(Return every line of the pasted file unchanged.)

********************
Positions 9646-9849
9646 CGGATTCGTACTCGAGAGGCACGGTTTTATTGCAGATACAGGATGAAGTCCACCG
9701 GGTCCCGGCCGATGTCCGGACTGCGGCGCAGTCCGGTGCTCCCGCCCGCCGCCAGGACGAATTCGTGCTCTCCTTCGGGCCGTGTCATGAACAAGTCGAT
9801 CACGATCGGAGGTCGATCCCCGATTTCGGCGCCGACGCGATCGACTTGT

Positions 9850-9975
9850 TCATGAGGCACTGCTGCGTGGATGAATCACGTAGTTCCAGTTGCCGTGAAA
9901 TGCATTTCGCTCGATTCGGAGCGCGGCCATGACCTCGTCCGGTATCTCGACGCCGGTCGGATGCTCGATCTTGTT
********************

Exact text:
Positions 9646-9849
9646 CGGATTCGTACTCGAGAGGCACGGTTTTATTGCAGATACAGGATGAAGTCCACCG
9701 GGTCCCGGCCGATGTCCGGACTGCGGCGCAGTCCGGTGCTCCCGCCCGCCGCCAGGACGAATTCGTGCTCTCCTTCGGGCCGTGTCATGAACAAGTCGAT
9801 CACGATCGGAGGTCGATCCCCGATTTCGGCGCCGACGCGATCGACTTGT

Positions 9850-9975
9850 TCATGAGGCACTGCTGCGTGGATGAATCACGTAGTTCCAGTTGCCGTGAAA
9901 TGCATTTCGCTCGATTCGGAGCGCGGCCATGACCTCGTCCGGTATCTCGACGCCGGTCGGATGCTCGATCTTGTT